The New York Marathon (hosted by the New York Road Runners) is a huge race with thousands of runners and even more spectators each year. At Team RunRun, we’ve had several members run it over the years, so we have learned everything you need to know in order to have a great race (sometimes, we learned it the hard way). Read on for an overview of the race, and then check out individual race reports to hear from runners in their own words!
When is the New York City Marathon?
The New York Marathon is hosted on the first Sunday of November every year.
Is there a New York City Half-Marathon?
There is, in March!
What is the New York Marathon route?
The New York Marathon route begins in Staten Island and finishes in Central Park in Manhattan. In between, you run through Brooklyn, Queens, and the Bronx, which means you get a tour of New York City’s five boroughs as you run. Our runners have highlighted how cool it is to experience multicultural neighborhoods, including the Hasidic Jewish area in Brooklyn.
Some quick facts about the NYC Marathon route:
Course Type: Point to Point, starting on Staten Island and finishing in Central Park, never repeating the same street.
~150 foot hill up Verrazano bridge from 0-.75 miles (you probably won’t even feel this one given the early race energy!)
~50 feet from mile 8-8.5
~100 feet from 14.75-15.5 (you will feel this one!)
~50 feet from 22.75-23.5 (and you’ll definitely notice this one!)
The runners who didn’t train for hills reported that these hills made the course a little tough, but if you prepare for them, you may hardly feel them.
What are the aid stations like?
Locations of water stations: Every mile starting at mile 3
Locations of electrolyte stations: Every mile starting at mile 3 except mile 17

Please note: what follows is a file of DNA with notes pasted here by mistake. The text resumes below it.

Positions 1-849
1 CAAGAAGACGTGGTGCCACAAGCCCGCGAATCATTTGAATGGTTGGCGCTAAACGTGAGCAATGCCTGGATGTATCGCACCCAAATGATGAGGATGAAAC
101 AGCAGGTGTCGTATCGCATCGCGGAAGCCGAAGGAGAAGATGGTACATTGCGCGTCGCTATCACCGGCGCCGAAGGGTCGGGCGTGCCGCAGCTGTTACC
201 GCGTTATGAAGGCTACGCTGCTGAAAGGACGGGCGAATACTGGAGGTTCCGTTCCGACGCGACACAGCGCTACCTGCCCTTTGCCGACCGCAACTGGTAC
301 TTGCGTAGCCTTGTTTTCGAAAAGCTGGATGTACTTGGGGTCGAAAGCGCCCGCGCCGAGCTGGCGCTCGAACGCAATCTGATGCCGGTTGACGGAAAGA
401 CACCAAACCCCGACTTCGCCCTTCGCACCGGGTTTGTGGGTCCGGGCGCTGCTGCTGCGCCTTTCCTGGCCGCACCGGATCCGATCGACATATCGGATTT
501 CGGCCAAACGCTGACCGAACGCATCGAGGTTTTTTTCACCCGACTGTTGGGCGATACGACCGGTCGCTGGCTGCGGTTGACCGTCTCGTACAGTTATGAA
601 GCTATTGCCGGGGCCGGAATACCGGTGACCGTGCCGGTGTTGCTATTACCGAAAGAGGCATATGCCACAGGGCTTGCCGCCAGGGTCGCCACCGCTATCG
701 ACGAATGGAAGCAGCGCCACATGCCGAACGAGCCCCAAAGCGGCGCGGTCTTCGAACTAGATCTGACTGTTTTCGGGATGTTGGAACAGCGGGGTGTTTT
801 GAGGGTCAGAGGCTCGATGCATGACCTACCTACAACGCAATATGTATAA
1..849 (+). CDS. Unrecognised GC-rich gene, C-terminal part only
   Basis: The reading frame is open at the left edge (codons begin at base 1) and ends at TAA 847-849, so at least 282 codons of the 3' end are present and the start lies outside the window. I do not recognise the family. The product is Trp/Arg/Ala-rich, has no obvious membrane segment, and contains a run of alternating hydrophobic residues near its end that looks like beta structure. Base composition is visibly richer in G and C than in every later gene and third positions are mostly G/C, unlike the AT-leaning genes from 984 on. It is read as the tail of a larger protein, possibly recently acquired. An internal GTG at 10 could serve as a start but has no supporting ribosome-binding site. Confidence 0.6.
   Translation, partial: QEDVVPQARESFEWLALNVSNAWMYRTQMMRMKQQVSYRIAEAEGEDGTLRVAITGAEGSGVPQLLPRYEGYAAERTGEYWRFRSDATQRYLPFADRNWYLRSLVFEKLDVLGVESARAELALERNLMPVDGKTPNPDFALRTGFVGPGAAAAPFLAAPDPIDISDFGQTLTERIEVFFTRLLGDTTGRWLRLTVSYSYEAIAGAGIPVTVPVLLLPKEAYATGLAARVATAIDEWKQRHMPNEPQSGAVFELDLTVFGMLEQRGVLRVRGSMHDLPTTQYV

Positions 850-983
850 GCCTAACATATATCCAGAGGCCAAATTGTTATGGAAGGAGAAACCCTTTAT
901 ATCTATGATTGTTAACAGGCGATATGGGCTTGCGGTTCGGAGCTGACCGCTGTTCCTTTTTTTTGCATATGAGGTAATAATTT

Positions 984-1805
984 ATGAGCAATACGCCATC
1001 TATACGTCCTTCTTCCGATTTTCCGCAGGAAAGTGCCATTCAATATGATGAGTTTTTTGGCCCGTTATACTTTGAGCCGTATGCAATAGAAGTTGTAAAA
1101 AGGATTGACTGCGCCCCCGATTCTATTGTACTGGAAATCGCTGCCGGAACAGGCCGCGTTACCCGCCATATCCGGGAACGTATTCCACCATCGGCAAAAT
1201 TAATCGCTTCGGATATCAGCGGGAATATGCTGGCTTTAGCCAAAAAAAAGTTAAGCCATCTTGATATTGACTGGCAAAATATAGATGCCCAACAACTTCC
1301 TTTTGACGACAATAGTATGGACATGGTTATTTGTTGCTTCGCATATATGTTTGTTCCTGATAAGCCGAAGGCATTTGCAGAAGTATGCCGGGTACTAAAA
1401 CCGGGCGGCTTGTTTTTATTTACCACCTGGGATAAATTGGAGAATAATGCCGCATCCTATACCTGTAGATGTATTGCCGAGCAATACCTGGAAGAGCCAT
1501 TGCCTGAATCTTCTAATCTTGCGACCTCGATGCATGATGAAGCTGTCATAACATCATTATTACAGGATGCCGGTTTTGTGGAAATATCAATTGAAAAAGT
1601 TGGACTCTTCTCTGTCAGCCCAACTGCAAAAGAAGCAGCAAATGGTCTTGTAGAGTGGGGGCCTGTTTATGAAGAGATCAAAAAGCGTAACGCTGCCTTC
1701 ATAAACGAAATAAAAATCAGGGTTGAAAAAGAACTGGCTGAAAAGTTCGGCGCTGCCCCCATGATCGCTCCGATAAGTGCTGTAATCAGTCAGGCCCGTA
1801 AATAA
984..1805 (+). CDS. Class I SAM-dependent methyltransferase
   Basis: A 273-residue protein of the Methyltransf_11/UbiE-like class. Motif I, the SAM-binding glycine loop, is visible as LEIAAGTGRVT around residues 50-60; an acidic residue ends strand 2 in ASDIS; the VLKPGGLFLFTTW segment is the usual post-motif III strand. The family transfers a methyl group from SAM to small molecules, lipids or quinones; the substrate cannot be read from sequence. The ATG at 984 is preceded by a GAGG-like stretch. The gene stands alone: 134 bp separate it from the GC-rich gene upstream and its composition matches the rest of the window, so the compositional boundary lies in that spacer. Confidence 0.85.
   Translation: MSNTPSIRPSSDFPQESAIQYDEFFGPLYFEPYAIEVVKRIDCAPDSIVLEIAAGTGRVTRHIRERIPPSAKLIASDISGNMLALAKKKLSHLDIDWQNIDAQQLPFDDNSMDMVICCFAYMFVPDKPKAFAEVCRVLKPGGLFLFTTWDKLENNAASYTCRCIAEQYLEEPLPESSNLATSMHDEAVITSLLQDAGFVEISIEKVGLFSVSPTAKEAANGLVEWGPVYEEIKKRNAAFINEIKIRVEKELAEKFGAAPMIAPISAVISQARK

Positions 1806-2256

Electrolyte offered: Gatorade at every station and Gatorade Endurance Energy Gels at mile 18. Fruit at miles 20-23
What should I know about the NYC marathon logistics?
Review logistics ahead of time
The logistics for the New York Marathon get tricky, so it is worth paying attention to deadlines and details well before the week of the race. You’ll need to sign up for transportation to the start line on Staten Island, plus the finish line is complex, too. Make sure you know your plan before they close sign-up deadlines. Oh, and everyone recommends you opt for the poncho option rather than the bag-check for the finish line!
Plan for a wait
There are a lot of runners at this race, which means there is a long wait between when you show up and when you start running. The Team RunRun race veterans recommend bringing warm clothing you can toss off and donate as well as water, hot food, and the right attitude.
You’ll be walking after the marathon
There’s a lot of walking to get out of the race chute, meet up with family, and getting back to your lodging. Be prepared to walk, even though you just ran a marathon!
In the average year, there are 50,000+ runners. The course will be crowded pretty much the whole time. Plus, the expo before and after the race is very crowded, too. This is New York City, we’re talking about. Be ready to be surrounded by people!
How should I train for the New York Marathon?
Be ready for hills and cement! Also, be aware that with the energy of the crowd as you wait in your corral, it is easy to start off too fast in this race. Make a plan for how you will handle the race mentally, in addition to physical training.
Want more advice? Check out the Team RunRun marathon reviews here:
By the way, check out this race website by a guy who has run over 40 New York marathons!